Government propaganda also on House agenda
Even on what would become such a momentous date, there was, of course, previously scheduled regular parliamentary business on the Commons agenda, which also provides a rare peek at the day-to-day political priorities of the era, both war-related and otherwise:
- A private bill put forward by Edmonton East Liberal MP Cora T. Casselman to change the name of the General Missionary Society of the German Baptist Churches of North America by removing the word 'German', as it had, she said, "become objectionable to its members."
- A telegram from then-Greek Prime Minister George Papandreou, thanking Canada for a recent shipment of food, which he described as "vital help" for a "cruelly decimated nation" under threat of "total extinction," as well as King's response.
- An explanation from Mines and Resources Minister T. A. Crerar on why he refused to meet with Jules Sioui, the self-styled 'Leader of the Indians of Canada', on the grounds that, as per the minister, he was not, in fact, "the leader of the Indians of Canada," and what's more, had been 'convicted of offences twice in the last six or seven years and has served gaol sentences."
- A request for an inquiry into the wreck of the Olga on Lake Erie, during which "fifteen passengers were drowned," to look into "what life-saving equipment is carried by boats of this kind, what aids to navigation are provided, and what precautions are taken."
- The latest batch of proposed allocations for war-related expenses, including $475,000 in government money "for expenditures in connection with looking after Canadian interest abroad" — specifically, Canadians nationals "in enemy countries" unable to come home and in need of support for clothing, food and other necessities.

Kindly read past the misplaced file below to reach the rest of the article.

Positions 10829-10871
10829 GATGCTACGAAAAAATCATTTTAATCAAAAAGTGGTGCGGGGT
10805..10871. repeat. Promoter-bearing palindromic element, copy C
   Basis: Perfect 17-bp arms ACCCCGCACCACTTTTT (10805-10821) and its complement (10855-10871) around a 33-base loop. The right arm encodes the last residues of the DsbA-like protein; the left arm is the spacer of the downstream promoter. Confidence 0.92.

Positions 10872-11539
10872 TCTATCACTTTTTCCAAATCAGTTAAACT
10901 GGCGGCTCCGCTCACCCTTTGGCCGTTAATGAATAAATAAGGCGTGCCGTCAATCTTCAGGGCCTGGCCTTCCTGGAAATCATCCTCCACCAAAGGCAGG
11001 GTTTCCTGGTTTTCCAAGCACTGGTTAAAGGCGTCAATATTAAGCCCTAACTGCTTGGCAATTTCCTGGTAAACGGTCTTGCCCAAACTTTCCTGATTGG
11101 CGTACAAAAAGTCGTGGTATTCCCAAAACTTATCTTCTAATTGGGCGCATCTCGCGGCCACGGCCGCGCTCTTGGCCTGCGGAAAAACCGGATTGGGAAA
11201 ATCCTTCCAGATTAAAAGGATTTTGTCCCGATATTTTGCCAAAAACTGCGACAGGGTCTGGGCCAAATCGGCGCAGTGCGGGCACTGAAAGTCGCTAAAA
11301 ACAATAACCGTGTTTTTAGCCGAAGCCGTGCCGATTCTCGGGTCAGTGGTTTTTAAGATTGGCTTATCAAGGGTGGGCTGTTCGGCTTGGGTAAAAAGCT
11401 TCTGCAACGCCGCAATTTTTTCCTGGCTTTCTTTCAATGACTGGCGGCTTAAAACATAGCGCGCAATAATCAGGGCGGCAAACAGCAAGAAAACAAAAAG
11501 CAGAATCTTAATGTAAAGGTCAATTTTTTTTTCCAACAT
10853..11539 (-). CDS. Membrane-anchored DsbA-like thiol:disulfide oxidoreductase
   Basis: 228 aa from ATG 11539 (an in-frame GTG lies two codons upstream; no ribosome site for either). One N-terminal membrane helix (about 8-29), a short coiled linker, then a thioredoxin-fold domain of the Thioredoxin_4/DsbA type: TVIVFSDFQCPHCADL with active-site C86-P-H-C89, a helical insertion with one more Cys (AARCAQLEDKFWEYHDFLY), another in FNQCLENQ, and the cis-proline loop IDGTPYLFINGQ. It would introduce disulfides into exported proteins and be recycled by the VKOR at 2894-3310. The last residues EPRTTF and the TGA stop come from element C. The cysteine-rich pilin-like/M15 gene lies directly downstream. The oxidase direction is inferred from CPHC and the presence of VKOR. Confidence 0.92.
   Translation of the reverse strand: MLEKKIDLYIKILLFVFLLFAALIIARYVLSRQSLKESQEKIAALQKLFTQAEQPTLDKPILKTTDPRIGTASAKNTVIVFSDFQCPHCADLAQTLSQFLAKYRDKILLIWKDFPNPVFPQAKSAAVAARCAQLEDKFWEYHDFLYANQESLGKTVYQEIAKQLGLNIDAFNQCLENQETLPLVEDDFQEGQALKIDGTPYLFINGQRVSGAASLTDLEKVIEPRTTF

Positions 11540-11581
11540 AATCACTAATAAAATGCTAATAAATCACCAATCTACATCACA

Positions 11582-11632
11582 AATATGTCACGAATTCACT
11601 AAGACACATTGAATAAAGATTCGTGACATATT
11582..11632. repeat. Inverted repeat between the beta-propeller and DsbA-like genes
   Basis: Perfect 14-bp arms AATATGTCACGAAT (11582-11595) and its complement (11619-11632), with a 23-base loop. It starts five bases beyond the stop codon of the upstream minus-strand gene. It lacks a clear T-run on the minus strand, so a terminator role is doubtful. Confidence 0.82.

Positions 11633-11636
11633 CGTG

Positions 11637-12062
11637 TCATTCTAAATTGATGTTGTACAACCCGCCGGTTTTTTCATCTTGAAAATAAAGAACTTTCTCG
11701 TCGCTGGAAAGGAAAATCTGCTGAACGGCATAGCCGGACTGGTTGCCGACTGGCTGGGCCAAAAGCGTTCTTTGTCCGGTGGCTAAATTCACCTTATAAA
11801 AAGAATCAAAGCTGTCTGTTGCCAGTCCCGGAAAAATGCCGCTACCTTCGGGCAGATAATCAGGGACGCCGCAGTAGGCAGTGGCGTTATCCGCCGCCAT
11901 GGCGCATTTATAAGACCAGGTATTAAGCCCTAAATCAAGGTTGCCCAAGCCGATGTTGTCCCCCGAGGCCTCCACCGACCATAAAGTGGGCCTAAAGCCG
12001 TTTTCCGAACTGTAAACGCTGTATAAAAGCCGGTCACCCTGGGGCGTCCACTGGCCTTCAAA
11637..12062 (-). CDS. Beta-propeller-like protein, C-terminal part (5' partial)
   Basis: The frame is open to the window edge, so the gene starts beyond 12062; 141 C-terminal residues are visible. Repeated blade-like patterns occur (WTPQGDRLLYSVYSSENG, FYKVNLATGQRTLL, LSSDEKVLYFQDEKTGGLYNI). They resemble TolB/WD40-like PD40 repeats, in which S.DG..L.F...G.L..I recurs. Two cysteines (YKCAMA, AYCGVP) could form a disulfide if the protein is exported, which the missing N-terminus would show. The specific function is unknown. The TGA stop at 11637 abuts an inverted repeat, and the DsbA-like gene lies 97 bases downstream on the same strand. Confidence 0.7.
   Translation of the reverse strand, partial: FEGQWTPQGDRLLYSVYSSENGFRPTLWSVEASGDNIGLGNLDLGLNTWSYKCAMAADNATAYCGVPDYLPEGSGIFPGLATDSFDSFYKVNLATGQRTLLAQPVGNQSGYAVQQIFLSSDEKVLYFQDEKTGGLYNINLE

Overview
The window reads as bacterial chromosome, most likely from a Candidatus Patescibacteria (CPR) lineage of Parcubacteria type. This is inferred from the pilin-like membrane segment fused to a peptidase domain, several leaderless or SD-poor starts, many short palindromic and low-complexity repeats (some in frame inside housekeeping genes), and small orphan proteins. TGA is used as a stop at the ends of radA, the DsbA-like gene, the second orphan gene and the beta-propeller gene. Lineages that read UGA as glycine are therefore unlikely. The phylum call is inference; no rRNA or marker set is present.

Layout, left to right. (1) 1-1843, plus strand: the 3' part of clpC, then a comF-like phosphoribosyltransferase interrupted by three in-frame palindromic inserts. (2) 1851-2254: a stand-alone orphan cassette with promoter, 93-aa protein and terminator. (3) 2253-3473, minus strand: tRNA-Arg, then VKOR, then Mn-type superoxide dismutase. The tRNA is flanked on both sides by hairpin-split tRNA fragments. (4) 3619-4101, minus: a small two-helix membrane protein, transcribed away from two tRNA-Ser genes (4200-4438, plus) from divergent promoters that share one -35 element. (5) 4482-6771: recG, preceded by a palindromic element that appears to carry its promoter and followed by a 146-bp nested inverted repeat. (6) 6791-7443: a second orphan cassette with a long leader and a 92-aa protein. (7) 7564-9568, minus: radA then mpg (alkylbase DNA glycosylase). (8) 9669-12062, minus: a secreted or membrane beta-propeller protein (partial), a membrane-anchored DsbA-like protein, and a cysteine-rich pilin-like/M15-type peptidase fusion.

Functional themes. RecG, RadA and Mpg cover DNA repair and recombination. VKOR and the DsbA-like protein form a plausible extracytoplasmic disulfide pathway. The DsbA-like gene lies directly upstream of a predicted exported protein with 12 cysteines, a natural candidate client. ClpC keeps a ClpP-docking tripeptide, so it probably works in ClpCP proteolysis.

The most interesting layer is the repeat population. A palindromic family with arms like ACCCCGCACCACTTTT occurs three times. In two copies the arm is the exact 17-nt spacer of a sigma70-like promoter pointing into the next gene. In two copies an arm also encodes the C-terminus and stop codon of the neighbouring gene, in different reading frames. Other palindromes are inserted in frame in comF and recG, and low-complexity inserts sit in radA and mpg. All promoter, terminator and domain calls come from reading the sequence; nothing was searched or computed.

The most contentious budget request by far, however, was the government's bid to set aside $995,707 — a vast sum at the time — to fund the "Wartime information board."
Established to communicate with Canadians, the board was run by the Privy Council Office, "from which it regularly issued bulletins that Progressive Conservative MP Richard Hanson described as "nothing but propaganda."
It was a charge bolstered by comments from his caucus colleague, Gordon Fraser.
A recent bulletin, he noted, had included a forecast on the outcome of the upcoming provincial election in Saskatchewan, which predicted that the "main fight" would be between the Liberals and the Co-Operative Commonwealth Federation, or CCF, the precursor of today's New Democratic Party.
That, Fraser avowed, was "absolute bunk," because "the Progressive Conservatives are going to come out on top there."
Debate, not surprisingly, ensued, and continued for several hours.
Just before midnight, they adjourned for the night, entirely unaware that the day they'd just wrapped up would be remembered — and commemorated — for decades to come.
Courtesy of the Library of Parliament and Canadiana.org, here's the complete transcript from the June 6, 1944 sitting of the House of Commons: